IV: Oh yes, I remember him. He had an impressive collection of wounds on him. Good job Zabrina!

Have you ever done makeup for any of the major award shows like the Oscars?

ZM: Not yet, but one day.

IV: That would be awesome and I’m sure that would top it all! But if there is one thing that Supernatural has taught us, is that nothing is impossible, right?

Can you recall incidents on Supernatural where makeup had to be redone? I mean, pies have known to be thrown about on set and probably many more pranks we don’t know about and which likely mess up the makeup.  Do the antics bother you, or is it just another day on set for you?

ZM: Having fun on set is one of the delights of working on Supernatural.   Re-setting makeup is part of my job, sometimes it is part of the scene and sometimes it happens to be part of a prank… if a few giggles are involved, it’s worth it!

IV: Talking about pranks, have you ever been fooled by makeup, like “OMG what happened to your eye?” or can you always spot a makeup job?

ZM: If I have been fooled by makeup, it was so good I didn’t realize I was being fooled.

IV: Good point!

Speed round:

Coke or Pepsi Neither, but if I have to choose… Coke

Nails or makeup Makeup

Gabriel or Balthasar Balthasar

USA or Canada Canada

Chocolate or gummi bears Chocolate covered gummi bears

Jensen with freckles or Jensen without freckles Freckles obviously

Dogs or cats DOGS

Saxx or Calvin Klein Saxx forever

Jared – early season shorter hair, or later season long hair? Long but messy

IV: I agree with most of your answers there, but “chocolate covered gummi bears?” ……. We might have to get Jensen to try that new variety!

Speaking of hair, Jared mentioned recently that he was asked if he wanted to dye his hair to cover the gray. The boys have obviously grown up on the show. As they’ve gotten older, has that affected the makeup or techniques you’ve had to use on them? I know as I’ve gotten older, my hair texture has changed. Have they experienced any of these changes, too (that you can admit to)?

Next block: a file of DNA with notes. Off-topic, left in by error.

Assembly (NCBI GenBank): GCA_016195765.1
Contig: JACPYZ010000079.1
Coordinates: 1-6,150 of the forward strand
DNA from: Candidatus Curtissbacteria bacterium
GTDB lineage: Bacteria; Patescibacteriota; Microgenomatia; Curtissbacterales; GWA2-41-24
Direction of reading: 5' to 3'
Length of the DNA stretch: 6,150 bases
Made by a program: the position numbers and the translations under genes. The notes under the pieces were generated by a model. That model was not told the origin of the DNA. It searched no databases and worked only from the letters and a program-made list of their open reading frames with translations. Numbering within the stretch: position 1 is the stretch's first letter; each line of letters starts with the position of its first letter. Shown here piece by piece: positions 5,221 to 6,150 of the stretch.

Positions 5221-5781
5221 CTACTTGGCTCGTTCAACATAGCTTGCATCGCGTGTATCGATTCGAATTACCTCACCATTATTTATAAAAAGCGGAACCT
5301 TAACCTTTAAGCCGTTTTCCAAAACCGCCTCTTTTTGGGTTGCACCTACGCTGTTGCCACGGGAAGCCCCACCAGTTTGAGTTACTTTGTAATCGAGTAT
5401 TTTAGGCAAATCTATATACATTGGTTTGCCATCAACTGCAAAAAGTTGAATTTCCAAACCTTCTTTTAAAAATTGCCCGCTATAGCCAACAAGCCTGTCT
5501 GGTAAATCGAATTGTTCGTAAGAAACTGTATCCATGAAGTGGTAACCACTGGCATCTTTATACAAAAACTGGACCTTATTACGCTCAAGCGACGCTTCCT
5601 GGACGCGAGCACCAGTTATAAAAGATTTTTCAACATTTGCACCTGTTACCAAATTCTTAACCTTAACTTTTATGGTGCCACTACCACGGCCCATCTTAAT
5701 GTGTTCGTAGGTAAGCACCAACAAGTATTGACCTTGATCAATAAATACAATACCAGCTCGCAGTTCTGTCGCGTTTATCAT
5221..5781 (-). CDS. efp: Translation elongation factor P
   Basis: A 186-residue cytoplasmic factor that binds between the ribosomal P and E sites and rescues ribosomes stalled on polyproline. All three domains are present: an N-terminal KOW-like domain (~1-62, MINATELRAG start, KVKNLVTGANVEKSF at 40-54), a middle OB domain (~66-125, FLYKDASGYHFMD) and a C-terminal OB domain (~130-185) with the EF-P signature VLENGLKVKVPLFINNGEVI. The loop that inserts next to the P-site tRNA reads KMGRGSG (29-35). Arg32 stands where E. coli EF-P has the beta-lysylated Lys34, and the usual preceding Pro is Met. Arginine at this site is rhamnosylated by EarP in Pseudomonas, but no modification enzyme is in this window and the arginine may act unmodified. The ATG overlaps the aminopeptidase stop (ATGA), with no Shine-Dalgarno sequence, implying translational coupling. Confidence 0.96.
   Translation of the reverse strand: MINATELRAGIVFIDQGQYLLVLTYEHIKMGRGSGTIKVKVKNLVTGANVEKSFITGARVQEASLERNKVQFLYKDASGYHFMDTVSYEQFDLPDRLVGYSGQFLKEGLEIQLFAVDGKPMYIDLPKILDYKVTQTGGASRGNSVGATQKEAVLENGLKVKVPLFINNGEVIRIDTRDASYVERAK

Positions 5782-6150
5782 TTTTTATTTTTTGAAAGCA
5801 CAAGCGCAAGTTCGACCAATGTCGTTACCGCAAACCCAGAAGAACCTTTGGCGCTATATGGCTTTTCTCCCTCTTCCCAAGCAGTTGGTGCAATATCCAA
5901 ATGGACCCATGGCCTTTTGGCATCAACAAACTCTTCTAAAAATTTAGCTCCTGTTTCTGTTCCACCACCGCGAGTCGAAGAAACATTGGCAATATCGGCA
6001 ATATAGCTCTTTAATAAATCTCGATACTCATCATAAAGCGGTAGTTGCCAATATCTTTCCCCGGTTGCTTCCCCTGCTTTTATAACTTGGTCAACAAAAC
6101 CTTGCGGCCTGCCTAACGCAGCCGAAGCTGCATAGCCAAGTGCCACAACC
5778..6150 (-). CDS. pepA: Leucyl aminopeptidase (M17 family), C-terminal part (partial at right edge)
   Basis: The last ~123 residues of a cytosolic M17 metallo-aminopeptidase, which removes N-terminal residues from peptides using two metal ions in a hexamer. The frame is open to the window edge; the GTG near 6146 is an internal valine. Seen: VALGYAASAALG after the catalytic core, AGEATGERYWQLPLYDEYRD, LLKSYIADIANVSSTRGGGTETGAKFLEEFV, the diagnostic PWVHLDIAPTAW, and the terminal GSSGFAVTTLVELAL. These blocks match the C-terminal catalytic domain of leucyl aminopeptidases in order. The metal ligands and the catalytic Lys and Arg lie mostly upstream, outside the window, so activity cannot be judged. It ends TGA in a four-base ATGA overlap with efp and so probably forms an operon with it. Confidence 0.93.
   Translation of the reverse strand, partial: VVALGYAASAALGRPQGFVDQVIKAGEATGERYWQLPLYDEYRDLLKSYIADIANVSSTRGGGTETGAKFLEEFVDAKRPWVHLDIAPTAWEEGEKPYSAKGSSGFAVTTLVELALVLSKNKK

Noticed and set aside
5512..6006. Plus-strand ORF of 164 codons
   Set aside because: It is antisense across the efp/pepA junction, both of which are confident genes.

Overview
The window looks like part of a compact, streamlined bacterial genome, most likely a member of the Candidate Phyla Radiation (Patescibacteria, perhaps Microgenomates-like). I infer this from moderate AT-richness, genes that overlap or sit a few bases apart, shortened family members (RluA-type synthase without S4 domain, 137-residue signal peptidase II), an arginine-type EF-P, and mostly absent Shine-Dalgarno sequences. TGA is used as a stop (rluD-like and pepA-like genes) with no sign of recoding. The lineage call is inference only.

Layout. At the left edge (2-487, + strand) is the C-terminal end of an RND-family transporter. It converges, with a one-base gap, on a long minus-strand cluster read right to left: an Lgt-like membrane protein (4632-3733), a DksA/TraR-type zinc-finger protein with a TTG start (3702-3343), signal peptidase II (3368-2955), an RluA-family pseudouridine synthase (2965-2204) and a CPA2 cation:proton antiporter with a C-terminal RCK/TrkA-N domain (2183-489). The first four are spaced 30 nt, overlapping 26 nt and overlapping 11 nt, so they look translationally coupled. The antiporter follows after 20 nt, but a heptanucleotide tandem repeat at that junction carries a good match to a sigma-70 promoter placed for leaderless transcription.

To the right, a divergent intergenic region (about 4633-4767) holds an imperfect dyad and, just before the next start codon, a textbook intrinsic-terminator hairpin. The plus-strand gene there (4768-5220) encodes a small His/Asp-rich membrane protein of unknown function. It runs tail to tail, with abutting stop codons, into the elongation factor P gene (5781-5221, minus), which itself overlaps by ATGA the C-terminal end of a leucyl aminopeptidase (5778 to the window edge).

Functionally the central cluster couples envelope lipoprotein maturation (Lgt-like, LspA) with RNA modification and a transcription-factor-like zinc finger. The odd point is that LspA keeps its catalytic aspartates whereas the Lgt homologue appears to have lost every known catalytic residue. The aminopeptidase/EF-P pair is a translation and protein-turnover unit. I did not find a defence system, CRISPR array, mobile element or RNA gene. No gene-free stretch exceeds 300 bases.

ZM: I joined Supernatural in Season 8, so I’ve been working with the boys as “men”. Their grooming needs have definitely changed since the beginning of the show. When I had my initial Zab1discussion with Jared and Jensen, they both wanted a fresh start when it came to technique and product. Shooting in Vancouver, we have mild but seasonal changes throughout the year. One’s requirements in the summer differ from those in the winter, so in addition to an overall progression, there are also seasonal changes too.

IV: Sounds like the Dutch climate you’re describing. Definitely different seasons and therefore different hair problems! I guess I need a hair and makeup artist, too! Focusing on the makeup again, in one of our previous SPN interviews Ruth Connell, aka Rowena, complemented you when asked about the secret of her beautiful skin. So please let us in on this secret. What do you do for Ruth, or any of the Supernatural ladies, to make her skin look flawless? I am sure many of us regular girls are very interested to get a few tips from a pro like you. Maybe you could share some of your favorite makeup brands?

ZM: Good skin is the key to making anyone look “flawless”, male or female, so a good skincare routine is imperative.   I always have the ladies come into the trailer with clean skin; this allows me to see what their skin looks like and what I need to do to prep my “canvas”. I like to use a primer, some of my favorites are, Dermalogica, MakeUp Forever HD and Smashbox. Set the base with powder; again, I like Hourglass, Chantecaille, MAC and Laura Mercier. Blush on the apples of the cheeks gives a youthful glow, and a little bit of highlight on the cheekbones with Kevyn Aucoin “Candle Light”. This gives a subtle sheen to the skin.It seems like a lot of steps, but getting a smooth completion will make the rest of the look come together.